Wednesday, January 18, 2017

Best Albums of 2016

So it was mid-December and I realized I hadn't really listened to any new albums in 2016. Music has always taken a backseat to some of my other hobbies, but this was ridiculous. So I subscribed to Amazon Prime's music service, grabbed a bunch of albums I was interested in or that were getting end-of-year award buzz, and listened to them a couple times. That's right, I'm letting go of CDs. For the most part. To be honest nothing here truly grabbed me and refused to let go, but I enjoyed all of it a lot. Only featuring four artists I've ever really listened to before!

Best of 2016

10. Bon Iver - 22, A Million

Bon Iver's Justin Vernon is known for his folk leanings, but he's also interested in electronic elements, which is abundantly clear listening to this. There's a track or two that's just his autotuned voice with no accompaniment, and for every time he busts out his acoustic guitar, there's another where he's all about glitchy computer noises. He's exploring a lot of different directions he can go with his sound, which I like.

9. Angel Olsen - My Woman

My Woman sounds like it could have been recorded at almost any time since the 1960s, and I mean that in a good way. The songs range from punchy, immediate garage rock to a much dreamier and slower style, and Olsen's unique voice ties all of it together.

8. Kendrick Lamar - Untitled Unmastered

Even Kendrick's B-sides are better than a lot of peoples' singles. The songs here were recorded while he was working on To Pimp a Butterfly, and he performed a couple on television at the time. I'm glad he decided to release them like this, because even his experiments are really good. These songs are generally pretty chill in comparison to where he can go sometimes, and I enjoy all of his jazz influences.

7. Nick Cave and the Bad Seeds - Skeleton Tree

The recording of this album was influenced by the death of Nick Cave's son during its production, and I honestly can't tell how much that shows because I'm not very familiar with the band's work. It seems like a big part of things though, as the album sounds at times haunting and even apocalyptic, and Cave's unusual vocal delivery gives it a weight I really liked.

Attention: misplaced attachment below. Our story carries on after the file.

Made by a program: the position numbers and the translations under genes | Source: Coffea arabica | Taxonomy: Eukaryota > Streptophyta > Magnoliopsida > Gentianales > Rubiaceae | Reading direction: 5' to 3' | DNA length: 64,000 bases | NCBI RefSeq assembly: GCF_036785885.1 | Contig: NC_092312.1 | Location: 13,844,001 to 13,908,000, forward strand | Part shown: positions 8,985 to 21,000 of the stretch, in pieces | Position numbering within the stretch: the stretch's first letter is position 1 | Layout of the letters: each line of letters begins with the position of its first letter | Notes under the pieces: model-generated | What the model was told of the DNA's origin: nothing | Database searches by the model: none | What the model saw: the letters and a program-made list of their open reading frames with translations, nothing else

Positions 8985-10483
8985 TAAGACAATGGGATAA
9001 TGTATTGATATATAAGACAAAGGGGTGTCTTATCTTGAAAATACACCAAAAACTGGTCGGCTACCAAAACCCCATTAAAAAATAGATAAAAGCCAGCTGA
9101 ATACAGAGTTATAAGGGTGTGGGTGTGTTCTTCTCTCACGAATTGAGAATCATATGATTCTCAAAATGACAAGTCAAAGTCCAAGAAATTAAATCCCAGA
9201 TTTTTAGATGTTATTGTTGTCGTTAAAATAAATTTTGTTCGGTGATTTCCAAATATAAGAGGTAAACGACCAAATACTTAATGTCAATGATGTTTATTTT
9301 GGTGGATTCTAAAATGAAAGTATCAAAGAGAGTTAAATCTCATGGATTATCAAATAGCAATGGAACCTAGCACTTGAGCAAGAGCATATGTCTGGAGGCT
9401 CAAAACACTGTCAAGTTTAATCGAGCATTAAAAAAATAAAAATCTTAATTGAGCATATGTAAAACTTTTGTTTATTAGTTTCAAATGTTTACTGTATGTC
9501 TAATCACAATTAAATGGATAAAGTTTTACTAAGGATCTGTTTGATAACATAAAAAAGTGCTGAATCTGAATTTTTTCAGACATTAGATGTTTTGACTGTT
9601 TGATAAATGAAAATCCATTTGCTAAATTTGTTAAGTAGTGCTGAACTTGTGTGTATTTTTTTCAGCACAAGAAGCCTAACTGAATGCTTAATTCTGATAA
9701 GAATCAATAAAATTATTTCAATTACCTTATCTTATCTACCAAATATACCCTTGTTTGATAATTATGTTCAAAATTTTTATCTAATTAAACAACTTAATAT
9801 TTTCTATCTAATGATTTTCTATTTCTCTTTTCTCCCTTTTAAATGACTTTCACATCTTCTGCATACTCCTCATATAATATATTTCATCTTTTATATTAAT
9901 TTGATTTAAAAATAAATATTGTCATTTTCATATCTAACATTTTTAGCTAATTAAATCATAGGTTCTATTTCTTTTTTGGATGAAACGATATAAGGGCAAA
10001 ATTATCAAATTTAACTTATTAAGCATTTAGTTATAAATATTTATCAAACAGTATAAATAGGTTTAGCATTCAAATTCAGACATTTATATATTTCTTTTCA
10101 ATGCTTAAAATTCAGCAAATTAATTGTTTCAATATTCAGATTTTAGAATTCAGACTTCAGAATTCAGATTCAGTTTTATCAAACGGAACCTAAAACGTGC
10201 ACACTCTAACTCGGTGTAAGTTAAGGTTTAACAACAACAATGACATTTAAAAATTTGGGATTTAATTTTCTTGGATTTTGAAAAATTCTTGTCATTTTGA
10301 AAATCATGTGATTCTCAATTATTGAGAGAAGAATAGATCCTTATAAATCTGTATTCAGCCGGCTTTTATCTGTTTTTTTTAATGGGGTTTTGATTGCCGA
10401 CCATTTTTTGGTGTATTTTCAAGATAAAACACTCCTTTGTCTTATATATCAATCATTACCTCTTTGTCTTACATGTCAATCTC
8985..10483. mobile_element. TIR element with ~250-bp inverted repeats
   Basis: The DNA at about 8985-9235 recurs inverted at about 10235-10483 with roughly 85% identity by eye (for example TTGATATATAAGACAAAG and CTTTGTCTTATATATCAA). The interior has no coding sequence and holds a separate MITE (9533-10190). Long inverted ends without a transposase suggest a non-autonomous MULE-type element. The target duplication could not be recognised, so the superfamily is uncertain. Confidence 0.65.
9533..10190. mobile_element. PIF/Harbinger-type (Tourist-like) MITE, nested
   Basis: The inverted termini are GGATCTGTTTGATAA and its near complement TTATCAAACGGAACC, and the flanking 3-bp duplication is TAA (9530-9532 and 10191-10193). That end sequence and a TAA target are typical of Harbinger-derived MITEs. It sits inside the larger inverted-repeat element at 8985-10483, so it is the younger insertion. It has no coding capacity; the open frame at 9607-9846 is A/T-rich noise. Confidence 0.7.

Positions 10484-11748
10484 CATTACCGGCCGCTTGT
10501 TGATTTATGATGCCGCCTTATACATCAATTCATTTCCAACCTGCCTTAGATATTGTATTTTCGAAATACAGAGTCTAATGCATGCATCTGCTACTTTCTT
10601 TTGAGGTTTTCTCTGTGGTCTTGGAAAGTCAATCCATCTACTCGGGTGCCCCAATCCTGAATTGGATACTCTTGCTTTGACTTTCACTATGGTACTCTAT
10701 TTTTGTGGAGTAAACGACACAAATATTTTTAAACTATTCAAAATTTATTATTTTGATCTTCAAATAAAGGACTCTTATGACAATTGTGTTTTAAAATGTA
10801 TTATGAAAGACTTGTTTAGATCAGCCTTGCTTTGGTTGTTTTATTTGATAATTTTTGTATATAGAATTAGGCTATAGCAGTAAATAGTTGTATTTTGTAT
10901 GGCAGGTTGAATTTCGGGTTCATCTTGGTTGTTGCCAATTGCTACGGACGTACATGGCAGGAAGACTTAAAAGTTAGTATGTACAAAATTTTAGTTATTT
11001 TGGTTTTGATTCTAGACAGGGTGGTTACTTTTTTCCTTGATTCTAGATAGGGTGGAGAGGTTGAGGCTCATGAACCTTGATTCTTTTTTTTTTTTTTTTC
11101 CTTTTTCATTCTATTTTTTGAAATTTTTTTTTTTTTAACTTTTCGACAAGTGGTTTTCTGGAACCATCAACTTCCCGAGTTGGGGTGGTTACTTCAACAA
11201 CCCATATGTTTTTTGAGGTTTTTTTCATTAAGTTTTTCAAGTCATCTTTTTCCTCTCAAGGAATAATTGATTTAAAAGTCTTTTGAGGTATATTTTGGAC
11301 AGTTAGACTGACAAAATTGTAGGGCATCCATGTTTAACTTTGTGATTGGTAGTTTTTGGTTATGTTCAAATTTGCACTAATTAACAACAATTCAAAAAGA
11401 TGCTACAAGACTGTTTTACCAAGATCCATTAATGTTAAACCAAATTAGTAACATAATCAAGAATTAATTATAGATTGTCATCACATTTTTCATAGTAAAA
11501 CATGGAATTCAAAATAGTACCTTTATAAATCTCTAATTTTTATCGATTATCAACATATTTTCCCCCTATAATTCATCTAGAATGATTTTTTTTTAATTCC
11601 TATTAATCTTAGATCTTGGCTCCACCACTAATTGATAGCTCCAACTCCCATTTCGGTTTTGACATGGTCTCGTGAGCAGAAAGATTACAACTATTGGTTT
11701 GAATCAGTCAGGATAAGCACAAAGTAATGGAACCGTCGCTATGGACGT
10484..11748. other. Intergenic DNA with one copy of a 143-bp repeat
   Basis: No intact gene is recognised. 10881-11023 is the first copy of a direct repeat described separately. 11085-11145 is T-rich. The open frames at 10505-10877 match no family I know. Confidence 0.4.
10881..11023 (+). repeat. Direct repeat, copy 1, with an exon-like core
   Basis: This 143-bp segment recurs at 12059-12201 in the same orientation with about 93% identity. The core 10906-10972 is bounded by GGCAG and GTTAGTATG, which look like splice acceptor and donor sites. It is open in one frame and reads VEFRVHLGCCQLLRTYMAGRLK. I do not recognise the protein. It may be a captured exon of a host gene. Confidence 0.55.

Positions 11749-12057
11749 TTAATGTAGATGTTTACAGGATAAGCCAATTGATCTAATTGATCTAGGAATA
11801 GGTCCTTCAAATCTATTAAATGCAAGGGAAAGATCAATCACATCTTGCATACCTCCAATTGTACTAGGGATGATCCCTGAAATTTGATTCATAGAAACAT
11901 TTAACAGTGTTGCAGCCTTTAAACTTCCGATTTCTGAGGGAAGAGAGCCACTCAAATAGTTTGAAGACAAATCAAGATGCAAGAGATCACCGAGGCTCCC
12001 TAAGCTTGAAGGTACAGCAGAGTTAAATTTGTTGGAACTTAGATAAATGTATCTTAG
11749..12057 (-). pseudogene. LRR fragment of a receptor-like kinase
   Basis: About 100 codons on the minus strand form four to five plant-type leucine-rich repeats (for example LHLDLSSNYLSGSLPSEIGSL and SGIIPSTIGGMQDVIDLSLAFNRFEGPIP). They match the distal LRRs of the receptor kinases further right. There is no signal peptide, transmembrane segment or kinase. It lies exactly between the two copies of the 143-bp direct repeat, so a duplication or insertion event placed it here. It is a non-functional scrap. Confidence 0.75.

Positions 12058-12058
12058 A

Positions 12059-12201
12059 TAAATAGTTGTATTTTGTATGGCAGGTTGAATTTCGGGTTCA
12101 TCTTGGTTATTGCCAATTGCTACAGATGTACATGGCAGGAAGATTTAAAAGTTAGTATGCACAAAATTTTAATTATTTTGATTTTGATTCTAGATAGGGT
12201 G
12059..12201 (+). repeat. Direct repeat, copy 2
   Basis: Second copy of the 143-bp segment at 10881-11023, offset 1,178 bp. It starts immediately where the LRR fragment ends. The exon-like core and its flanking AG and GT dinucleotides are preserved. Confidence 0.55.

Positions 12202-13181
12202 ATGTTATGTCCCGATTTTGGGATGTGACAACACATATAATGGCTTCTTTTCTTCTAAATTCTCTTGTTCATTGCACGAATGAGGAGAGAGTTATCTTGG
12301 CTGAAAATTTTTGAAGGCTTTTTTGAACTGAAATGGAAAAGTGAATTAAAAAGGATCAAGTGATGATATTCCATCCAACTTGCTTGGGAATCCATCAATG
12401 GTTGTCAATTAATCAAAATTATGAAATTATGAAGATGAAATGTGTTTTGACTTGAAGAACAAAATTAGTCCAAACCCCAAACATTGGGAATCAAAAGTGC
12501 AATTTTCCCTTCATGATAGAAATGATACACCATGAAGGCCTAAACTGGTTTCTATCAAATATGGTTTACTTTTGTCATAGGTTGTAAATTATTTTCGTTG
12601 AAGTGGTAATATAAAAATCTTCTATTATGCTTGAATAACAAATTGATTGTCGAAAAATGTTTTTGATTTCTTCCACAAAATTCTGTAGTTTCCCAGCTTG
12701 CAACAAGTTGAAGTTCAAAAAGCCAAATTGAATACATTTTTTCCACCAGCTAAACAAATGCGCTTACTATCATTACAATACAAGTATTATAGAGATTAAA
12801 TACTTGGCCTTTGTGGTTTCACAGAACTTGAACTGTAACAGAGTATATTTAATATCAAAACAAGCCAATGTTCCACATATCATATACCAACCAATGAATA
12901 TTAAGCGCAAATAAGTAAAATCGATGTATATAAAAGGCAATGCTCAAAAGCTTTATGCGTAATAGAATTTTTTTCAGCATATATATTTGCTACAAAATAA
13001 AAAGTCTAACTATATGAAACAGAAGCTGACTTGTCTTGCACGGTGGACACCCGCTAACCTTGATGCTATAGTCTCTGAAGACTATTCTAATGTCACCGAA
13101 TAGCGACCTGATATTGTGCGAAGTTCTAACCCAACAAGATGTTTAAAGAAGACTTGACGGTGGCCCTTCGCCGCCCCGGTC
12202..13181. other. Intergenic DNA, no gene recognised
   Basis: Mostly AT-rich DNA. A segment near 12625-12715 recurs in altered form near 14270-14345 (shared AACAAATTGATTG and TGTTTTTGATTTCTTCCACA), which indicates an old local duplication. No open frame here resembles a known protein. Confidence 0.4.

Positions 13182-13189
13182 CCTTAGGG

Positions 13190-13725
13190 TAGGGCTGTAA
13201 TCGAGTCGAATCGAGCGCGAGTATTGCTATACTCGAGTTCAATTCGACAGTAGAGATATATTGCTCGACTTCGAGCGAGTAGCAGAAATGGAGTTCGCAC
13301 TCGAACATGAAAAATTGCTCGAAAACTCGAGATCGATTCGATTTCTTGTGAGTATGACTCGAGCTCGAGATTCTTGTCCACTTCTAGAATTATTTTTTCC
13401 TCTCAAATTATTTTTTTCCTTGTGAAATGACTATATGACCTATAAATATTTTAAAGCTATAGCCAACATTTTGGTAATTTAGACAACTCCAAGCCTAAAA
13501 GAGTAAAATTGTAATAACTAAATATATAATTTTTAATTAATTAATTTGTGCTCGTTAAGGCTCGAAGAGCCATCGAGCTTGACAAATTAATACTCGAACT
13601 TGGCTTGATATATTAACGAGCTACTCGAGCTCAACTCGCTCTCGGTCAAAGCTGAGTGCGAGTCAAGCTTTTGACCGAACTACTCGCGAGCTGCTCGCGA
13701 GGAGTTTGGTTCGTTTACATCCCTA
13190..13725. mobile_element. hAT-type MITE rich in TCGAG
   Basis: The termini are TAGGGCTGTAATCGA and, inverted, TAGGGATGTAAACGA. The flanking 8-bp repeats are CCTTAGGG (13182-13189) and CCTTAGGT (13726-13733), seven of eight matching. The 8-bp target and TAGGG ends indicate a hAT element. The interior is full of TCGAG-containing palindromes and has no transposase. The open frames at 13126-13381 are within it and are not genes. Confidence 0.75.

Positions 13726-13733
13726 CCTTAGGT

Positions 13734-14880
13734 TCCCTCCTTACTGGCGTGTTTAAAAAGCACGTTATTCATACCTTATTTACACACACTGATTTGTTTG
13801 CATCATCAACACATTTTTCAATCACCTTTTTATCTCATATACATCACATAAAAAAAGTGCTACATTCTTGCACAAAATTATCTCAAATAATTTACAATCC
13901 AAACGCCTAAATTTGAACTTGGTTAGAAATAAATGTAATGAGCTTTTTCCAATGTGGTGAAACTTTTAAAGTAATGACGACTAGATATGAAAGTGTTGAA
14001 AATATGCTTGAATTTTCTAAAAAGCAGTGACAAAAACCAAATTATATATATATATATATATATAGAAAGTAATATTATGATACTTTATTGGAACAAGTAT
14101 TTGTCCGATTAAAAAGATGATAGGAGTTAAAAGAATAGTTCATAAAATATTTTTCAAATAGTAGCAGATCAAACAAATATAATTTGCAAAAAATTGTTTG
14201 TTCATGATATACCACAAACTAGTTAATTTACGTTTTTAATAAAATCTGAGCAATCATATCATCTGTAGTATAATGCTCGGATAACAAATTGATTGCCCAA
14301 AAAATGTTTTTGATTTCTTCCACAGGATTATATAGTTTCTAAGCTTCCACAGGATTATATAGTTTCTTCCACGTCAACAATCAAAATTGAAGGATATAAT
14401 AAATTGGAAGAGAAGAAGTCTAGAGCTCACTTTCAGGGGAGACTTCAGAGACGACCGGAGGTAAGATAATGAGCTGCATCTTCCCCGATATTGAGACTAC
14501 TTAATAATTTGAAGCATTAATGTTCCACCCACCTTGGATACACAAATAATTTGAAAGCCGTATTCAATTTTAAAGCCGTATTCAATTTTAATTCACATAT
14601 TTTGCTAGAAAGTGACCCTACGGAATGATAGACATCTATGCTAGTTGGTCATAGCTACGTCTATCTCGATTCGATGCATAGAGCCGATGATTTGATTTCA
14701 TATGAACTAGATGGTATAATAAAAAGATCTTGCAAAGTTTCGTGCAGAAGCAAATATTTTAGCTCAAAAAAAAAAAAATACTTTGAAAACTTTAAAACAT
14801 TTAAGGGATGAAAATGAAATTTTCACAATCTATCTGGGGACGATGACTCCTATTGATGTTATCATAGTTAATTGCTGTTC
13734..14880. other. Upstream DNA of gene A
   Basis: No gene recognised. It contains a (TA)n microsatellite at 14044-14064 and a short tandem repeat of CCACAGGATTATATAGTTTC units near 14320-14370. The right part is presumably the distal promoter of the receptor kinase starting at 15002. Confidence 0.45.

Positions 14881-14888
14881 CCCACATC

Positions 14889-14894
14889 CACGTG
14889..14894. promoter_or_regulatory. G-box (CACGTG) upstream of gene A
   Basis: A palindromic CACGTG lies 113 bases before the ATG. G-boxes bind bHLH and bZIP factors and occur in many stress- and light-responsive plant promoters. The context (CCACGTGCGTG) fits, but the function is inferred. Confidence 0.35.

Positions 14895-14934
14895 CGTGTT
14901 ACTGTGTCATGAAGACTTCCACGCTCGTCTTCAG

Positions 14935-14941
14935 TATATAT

6. Solange - A Seat at the Table

Beyonce's younger sister is an accomplished musician in her own right. Solange has a nice voice, and a unique ear for R&B melodies that sound new and exciting. She's also not afraid to be political, with thoughts about blackness and how that matters in today's world clearly permeating the entire thing. It was a pretty common theme in the music of 2016.

5. Chance the Rapper - Coloring Book

What's the difference between an album and a mixtape? With production this high in quality, does it even matter? I wasn't familiar with Chance before this year, but I really like what he's doing. He has a unique style of rapping where he is sort of singing half the time, and it's hard to pin down where one begins and the other ends. He also has no problem talking about his faith in God in one moment and his desire to smoke weed the next, which makes him an interesting character. It's certainly the most joyful hip hop on this list.

4. David Bowie - Blackstar

David Bowie knew he was dying while he was making this, and it's obvious he decided not to go down quietly. I've only started to really get into his music, but he's a rock legend, and it's remarkable how much this album kind of kicks ass at times. It's also amazing how clearly he's singing about the end he saw coming, especially on great songs like "Lazarus" and the closing track. Every artist should hope to have a final statement as good as Blackstar.

3. Kanye West - The Life of Pablo

The Life of Pablo feels like a bit of a hybrid of Kanye's previous two albums - it has some of the eclecticism and vitality of My Beautiful Dark Twisted Fantasy, but also some of the abrasiveness of Yeezus. He calls it a gospel album, but he also raps about fucking models and making Taylor Swift famous. Everyone has a strong opinion on Kanye, and it seems like if anything he encourages it with what he's doing here. And damn if he isn't still the best producer in the business.

2. A Tribe Called Quest - We Got It from Here... Thank You 4 Your Service

I haven't listened to A Tribe Called Quest before, but I definitely need to check out their back catalog. It's amazing to me that they came together for their first album in nearly two decades, only months before Phife Dawg's unfortunate passing, and it's this good. Great rapping, great beats, and a great lineup of guests, probably mostly artists who they influenced with their earlier work. Good from start to finish.

1. Run the Jewels - Run the Jewels 3

This was scheduled to come out in early 2017, but it was released online early as a surprise Christmas present. Run the Jewels 3 kicks just as much ass as their last album, if not more. You can just feel the rage behind every verse and every beat. Other albums will give you more variety or nuanced songwriting, but nothing is as propulsive and focused and ballsy as this.

Delayed Entry

This is the best album that wasn't released in 2016 but I didn't hear until then.

The Rolling Stones - Sticky Fingers

I easily could have put The Rise and Fall of Ziggy Stardust and the Spiders from Mars here, but I already talked about Bowie and I might as well talking about The Rolling Stones too. In the last few years I've been opening myself up to classic rock more, and Sticky Fingers is one of the best albums from the era I've found. The band is just banging on all cylinders, with really great songwriting backing up a solid mix of rock with blues and other elements that created the genre in the first place.

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